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Image related to EEOC Launching Respect in the Workplace Training Programs

The U.S. Equal Employment Opportunity Commission (EEOC) recently announced that it will launch two new training programs: Leading for Respect (for supervisors) and Respect in the Workplace (for all employees). The EEOC is offering these programs as an alternative to harassment prevention; the training will be conducted by EEOC Training Institute staff.

According to the EEOC, the programs will focus on respect, acceptable workplace conduct, and the types of behaviors that contribute to a respectful and inclusive workplace. The Commission also noted that the programs are customizable for different types of workplaces and include a section for reviewing the employers’ own harassment prevention policies and procedures.

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Image related to DOJ Says Title VII Does Not Prohibit Gender Identity Discrimination

Attorney General Jeff Sessions, in a letter to all U.S. attorneys and the heads of all federal agencies, had advised that while Title VII provides various protections to transgender individuals, it “does not prohibit discrimination based on gender identity per se, including transgender status.” Sessions noted: “The sole issue addressed in this memorandum is what conduct Title VII prohibits by its terms, not what conduct should be prohibited by statute, regulation, or employer action. As a law enforcement agency, the Department of Justice must interpret Title VII as written by Congress.”

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William Emanuel was recently approved as a member of the National Labor Relations Board. Emanuel has extensive experience representing employers in various traditional labor issues, such as NLRB matters, collective bargaining, labor arbitration, union election campaigns, strikes, etc.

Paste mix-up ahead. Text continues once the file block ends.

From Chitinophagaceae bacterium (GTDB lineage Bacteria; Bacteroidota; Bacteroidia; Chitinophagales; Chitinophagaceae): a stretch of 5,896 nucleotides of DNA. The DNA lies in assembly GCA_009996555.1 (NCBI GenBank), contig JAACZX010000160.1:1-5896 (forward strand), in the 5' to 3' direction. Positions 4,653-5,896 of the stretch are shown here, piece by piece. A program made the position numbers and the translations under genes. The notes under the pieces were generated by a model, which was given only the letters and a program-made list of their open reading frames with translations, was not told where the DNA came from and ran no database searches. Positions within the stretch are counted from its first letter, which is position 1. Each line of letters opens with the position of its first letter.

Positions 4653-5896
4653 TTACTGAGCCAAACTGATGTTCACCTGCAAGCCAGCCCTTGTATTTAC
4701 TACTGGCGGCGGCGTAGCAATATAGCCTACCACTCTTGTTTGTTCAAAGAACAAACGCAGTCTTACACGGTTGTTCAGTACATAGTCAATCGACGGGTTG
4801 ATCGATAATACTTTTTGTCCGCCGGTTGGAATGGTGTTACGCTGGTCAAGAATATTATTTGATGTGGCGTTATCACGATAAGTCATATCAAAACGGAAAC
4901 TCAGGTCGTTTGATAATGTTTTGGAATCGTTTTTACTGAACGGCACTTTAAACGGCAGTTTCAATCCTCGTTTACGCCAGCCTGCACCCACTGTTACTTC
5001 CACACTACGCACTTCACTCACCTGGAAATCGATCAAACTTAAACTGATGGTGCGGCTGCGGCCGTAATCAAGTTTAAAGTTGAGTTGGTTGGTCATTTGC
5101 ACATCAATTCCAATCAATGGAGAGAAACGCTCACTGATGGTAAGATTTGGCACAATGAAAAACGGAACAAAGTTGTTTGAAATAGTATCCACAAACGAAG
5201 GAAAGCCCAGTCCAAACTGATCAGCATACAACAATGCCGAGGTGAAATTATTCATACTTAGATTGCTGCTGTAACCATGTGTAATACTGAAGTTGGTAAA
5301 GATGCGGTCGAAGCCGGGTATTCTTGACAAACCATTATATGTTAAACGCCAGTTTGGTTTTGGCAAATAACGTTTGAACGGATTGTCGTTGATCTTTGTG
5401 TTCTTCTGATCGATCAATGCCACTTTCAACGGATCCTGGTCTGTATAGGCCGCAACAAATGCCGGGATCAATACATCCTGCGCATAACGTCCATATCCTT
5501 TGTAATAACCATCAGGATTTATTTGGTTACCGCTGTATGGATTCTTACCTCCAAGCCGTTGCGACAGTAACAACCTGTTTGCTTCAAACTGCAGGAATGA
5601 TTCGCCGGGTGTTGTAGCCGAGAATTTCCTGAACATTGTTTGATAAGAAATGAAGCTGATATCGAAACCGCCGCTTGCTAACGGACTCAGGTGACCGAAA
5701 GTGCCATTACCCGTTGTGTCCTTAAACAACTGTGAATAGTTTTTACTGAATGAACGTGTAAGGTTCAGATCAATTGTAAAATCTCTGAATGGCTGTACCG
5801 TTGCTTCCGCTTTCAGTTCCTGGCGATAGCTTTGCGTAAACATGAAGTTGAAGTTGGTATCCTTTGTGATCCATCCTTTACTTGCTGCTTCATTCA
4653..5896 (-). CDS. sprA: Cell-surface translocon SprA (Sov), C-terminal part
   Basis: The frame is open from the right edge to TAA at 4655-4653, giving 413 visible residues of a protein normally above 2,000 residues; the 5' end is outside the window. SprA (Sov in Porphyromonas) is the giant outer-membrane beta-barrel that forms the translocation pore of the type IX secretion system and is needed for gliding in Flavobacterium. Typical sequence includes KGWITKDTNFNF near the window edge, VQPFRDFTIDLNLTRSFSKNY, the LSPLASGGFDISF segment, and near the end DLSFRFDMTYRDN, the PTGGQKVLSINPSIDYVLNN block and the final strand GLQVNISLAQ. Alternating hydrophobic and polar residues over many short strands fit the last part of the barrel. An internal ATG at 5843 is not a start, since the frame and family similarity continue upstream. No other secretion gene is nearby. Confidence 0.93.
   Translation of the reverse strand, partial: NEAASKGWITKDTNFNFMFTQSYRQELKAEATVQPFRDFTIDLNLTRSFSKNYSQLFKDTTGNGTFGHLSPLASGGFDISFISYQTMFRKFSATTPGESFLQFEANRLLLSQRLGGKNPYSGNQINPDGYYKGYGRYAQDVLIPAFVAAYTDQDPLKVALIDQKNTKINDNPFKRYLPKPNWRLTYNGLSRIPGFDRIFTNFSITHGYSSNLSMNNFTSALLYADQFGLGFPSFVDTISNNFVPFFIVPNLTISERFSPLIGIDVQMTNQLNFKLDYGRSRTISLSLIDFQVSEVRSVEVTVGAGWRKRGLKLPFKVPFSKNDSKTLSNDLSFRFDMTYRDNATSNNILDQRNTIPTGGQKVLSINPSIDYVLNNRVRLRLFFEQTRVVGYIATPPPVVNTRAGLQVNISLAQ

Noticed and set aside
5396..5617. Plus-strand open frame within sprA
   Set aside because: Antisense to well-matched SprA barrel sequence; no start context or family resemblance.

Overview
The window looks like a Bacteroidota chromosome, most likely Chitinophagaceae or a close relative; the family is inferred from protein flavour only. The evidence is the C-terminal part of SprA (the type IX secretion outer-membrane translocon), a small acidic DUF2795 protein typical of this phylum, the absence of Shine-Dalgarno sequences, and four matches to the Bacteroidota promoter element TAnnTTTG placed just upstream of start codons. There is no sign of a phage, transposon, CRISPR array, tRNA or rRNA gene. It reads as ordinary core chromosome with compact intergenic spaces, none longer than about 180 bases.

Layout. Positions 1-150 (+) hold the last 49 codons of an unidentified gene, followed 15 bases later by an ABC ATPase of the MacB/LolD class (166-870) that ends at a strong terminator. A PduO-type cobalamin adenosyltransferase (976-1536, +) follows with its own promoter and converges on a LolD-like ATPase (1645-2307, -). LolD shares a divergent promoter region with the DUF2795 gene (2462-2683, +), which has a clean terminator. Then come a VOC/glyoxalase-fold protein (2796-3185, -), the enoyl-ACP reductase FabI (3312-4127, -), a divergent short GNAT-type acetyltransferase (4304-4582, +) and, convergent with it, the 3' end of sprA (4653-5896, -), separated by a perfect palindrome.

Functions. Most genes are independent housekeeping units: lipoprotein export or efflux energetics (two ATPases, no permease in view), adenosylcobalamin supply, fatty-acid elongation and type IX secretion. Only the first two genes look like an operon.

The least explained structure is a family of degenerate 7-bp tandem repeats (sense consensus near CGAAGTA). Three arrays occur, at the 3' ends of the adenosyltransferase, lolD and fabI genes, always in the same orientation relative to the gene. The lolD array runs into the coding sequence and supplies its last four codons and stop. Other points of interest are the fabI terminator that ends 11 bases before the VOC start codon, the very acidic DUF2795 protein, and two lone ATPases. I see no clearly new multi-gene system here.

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Image related to District Court Invalidates DOL's White Collar Regulations

The higher salary requirements under the Fair Labor Standards Act (FLSA) white collar exemptions that were set to take effect December 1, 2016, have been ruled invalid by a U.S. District Court in Texas. The same court preliminarily enjoined the implementation of these regulations on November 22, 2016. That decision is presently on appeal to the Fifth Circuit Court of Appeals. Although the U.S. Department of Labor (DOL) requested that the district court delay its final decision on the merits of the case until after the court of appeals rules on the preliminary injunction, the district court declined to do so and issued its final decision on August 31, 2017.

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Image related to Update on Challenge to Overtime Rule

As previously reported, the Fifth Circuit Court of Appeals is currently reviewing a challenge to the recent Fair Labor Standards Act ("FLSA") overtime changes. Previously, a Texas district court entered an injunction preventing the Department of Labor ("DOL") from implementing new regulations regarding the determination of who is exempt for overtime purposes. On June 30, the DOL filed its reply brief with the Court of Appeals, stating that although it was no longer defending the overtime rule set to become effective on Dec. 1, 2016, it believed the district court erred in concluding that the DOL had no authority to set white-collar salary limitations. Therefore, the DOL requested that the court rule in its favor on that issue and reject the district court’s issuance of the injunction, which, it argued, “would call into question any salary-level test adopted by the [DOL].”  

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Image related to Texas Federal Court Issues Last-Minute Injunction, Blocks Changes to Overtime Rules

Just eight days before the Dec. 1, 2016, effective date, the United States District Court for the Eastern District of Texas entered a nationwide injunction prohibiting the U.S. Department of Labor from enforcing the recent regulatory changes issued pursuant to the Fair Labor Standards Act (FLSA). The DOL had previously published a proposed Notice of Rulemaking and, thereafter, a Final Rule which, as of Dec. 1, would have raised the minimum salary level for exempt employees from $455 per week ($23,660 annually) to $913 per week ($47,476 annually).  In addition, the Final Rule would have established an automatic updating mechanism that would have adjusted the minimum salary level every three years; the first automatic increase was scheduled to occur on Jan. 1, 2020.

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